Here is a list of all the postings Lindsay Todd has made in our forums. Click on a thread name to jump to the thread.
I'll jump forward to the tail plane and elevators, very simply the main tail plane being a V tail is made in two halves from 6mm balsa strips over the plan, the halves are then joined at 120 degrees. I re enforced the joint with a little glass cloth each side. The elevators are from 1.5mm sheet with 6mm leading edges and 3mm riblets top and bottom. the leading edge being sanded to a round and a general taper front to rear.
the tail plane is now slotted into the rear tail up against the rear former and then wedges of 3mm balsa glued either side.
more soon. Linds
Thank Stephen, always good to try something different I think.
The fuselage of body starts by cutting out a profile section from 3mm hard balsa or lite-ply. 6mm balsa former halves are then cut and glued each side of the profile. 6mm square balsa stringers tie everything together.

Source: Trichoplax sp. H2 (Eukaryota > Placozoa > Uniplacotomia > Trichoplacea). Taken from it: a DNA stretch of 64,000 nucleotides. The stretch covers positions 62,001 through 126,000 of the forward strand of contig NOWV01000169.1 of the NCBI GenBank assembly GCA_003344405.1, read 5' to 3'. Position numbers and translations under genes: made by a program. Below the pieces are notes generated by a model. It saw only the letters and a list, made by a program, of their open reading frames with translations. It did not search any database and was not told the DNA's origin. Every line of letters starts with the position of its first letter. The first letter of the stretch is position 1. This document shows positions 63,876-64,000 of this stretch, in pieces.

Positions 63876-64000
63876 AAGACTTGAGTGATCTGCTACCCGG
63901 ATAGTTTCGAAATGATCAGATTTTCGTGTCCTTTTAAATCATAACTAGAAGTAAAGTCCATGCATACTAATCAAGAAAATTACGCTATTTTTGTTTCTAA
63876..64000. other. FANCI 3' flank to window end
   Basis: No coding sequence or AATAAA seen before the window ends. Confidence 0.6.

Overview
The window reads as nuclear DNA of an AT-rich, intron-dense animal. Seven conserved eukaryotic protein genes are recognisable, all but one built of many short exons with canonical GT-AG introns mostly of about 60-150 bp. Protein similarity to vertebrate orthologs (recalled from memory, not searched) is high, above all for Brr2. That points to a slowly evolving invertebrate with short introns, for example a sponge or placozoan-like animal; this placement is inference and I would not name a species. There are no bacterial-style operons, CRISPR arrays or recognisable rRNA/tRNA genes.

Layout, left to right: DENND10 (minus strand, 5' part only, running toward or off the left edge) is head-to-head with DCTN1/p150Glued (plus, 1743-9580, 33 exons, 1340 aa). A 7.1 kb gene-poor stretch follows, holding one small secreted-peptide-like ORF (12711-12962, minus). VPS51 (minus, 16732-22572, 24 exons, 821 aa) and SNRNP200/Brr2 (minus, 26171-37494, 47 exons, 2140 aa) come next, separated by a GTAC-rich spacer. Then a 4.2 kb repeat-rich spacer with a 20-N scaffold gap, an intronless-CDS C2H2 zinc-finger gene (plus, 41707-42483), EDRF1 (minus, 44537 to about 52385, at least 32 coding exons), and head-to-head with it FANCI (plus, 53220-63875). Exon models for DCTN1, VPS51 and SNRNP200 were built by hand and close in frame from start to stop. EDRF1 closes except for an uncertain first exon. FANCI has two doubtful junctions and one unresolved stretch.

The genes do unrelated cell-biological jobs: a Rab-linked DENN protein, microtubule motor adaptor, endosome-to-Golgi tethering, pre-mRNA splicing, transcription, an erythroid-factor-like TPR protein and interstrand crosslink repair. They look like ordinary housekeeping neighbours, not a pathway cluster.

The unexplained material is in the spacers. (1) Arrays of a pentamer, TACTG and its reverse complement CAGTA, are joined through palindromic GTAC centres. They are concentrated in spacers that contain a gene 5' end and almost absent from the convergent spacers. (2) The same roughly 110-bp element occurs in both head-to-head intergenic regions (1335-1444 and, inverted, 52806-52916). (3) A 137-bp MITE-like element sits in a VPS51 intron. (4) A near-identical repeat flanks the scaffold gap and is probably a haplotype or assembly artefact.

Next job is to sheet the fuselage with 3mm balsa cut to varies strip widths and glued around the formers a little bit like traditional ship planking. it takes a while and a little patience but the result is a strong and stable form.
Now I had a bit of an accident on the bench a broke the tail section of the profile off by knocking the body off the bench so normally there would be a tail section with a slot that the v tail would slot into as per the 3d image already shown. not to worry I grafted a new section in place and reinforced.
I figured this 3d might make my waffling easier to understand.
The fuselage or body is a bit like building a boat hull using a central keel or profile with formers added either side and then the body sheeted with strips of 3mm balsa and the head and neck modelled from blue foam although soft balsa would work just as well but I'll add some more photos and cover that in more detail soon.
more soon. Linds
Looks great Kiwi.